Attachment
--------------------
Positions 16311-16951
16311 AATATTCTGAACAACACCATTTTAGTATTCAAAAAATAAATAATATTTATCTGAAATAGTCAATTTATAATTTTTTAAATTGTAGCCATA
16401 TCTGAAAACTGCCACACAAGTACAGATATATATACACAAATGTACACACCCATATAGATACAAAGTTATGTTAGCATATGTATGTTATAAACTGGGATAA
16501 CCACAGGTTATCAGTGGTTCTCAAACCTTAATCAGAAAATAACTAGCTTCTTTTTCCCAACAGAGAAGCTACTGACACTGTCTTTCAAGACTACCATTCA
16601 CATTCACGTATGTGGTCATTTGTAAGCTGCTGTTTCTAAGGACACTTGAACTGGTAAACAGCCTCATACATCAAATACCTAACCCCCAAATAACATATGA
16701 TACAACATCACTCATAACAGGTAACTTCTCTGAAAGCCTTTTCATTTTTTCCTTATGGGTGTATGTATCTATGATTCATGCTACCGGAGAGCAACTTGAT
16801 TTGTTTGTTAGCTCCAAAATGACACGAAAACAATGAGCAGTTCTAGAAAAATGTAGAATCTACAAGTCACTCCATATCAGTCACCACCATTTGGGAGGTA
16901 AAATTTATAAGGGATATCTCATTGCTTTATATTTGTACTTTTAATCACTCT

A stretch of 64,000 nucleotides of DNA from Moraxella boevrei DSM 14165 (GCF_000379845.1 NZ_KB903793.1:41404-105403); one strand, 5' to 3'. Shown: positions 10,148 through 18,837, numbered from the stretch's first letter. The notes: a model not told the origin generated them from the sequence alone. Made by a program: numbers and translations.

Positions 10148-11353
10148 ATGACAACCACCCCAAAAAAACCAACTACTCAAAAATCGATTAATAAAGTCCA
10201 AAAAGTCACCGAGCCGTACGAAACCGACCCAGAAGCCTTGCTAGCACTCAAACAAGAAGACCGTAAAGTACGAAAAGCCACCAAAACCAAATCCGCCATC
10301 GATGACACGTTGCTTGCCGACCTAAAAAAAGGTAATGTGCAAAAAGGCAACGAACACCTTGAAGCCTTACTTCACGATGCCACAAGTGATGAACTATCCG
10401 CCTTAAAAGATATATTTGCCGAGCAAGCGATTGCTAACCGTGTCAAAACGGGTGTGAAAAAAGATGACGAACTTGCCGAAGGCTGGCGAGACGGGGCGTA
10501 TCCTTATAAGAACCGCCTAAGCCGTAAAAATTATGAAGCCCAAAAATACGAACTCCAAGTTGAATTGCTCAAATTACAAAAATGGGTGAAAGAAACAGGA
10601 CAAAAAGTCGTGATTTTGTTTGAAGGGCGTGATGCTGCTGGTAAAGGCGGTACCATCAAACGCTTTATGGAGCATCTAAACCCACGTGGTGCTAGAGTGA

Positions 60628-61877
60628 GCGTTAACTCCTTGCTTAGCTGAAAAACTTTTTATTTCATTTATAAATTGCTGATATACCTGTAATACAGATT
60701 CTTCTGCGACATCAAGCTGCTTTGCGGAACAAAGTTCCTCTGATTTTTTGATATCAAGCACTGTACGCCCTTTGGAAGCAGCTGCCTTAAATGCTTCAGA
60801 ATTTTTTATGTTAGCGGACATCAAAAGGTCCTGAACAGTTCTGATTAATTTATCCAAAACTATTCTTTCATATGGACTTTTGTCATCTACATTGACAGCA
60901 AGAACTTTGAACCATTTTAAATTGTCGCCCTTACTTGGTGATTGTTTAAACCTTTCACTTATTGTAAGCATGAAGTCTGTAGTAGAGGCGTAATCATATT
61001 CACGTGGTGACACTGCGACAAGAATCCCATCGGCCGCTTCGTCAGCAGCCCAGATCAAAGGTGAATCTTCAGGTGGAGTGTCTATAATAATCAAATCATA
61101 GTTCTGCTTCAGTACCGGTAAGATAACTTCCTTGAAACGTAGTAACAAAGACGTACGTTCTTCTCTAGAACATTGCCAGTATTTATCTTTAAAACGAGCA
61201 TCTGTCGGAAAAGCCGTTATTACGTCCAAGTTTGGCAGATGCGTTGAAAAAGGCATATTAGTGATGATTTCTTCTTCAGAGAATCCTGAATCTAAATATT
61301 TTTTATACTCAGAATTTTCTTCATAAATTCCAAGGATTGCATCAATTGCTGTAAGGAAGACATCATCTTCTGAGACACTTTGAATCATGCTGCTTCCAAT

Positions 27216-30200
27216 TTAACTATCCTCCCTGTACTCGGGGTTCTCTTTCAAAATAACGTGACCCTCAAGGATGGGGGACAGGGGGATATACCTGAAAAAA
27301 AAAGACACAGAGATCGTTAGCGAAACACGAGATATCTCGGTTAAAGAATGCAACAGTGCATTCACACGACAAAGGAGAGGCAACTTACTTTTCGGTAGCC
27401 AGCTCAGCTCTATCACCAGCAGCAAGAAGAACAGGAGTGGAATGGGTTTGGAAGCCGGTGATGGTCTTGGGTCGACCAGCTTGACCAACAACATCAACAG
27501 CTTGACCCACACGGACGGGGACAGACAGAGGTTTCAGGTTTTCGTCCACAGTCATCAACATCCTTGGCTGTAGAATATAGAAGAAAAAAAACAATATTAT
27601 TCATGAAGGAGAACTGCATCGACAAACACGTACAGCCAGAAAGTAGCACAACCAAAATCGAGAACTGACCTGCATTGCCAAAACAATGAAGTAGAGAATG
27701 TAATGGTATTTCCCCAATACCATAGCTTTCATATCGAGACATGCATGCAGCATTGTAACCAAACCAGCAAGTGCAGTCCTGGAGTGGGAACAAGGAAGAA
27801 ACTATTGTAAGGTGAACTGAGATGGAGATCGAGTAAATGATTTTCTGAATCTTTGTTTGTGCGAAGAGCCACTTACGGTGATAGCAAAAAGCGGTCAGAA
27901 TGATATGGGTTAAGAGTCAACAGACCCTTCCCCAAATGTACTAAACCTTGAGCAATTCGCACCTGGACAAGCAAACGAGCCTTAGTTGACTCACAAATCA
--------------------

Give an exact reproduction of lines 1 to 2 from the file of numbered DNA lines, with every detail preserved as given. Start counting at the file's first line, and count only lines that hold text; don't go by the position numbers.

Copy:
Positions 16311-16951
16311 AATATTCTGAACAACACCATTTTAGTATTCAAAAAATAAATAATATTTATCTGAAATAGTCAATTTATAATTTTTTAAATTGTAGCCATA